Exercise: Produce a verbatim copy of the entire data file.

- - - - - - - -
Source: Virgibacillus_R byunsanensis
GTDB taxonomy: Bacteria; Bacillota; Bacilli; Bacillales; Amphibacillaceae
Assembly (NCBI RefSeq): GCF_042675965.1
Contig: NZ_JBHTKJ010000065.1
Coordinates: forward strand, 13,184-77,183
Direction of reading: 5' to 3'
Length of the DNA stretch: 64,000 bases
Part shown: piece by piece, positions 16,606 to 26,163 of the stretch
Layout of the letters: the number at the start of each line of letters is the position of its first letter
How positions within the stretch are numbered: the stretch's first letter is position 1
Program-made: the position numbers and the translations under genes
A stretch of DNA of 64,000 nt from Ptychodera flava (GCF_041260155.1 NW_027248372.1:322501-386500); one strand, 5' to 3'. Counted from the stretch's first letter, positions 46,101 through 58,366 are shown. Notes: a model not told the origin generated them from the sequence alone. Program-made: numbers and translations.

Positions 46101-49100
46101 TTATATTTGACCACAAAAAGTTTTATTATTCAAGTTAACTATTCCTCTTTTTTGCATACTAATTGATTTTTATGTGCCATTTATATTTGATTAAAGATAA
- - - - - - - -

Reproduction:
Source: Virgibacillus_R byunsanensis
GTDB taxonomy: Bacteria; Bacillota; Bacilli; Bacillales; Amphibacillaceae
Assembly (NCBI RefSeq): GCF_042675965.1
Contig: NZ_JBHTKJ010000065.1
Coordinates: forward strand, 13,184-77,183
Direction of reading: 5' to 3'
Length of the DNA stretch: 64,000 bases
Part shown: piece by piece, positions 16,606 to 26,163 of the stretch
Layout of the letters: the number at the start of each line of letters is the position of its first letter
How positions within the stretch are numbered: the stretch's first letter is position 1
Program-made: the position numbers and the translations under genes
A stretch of DNA of 64,000 nt from Ptychodera flava (GCF_041260155.1 NW_027248372.1:322501-386500); one strand, 5' to 3'. Counted from the stretch's first letter, positions 46,101 through 58,366 are shown. Notes: a model not told the origin generated them from the sequence alone. Program-made: numbers and translations.

Positions 46101-49100
46101 TTATATTTGACCACAAAAAGTTTTATTATTCAAGTTAACTATTCCTCTTTTTTGCATACTAATTGATTTTTATGTGCCATTTATATTTGATTAAAGATAA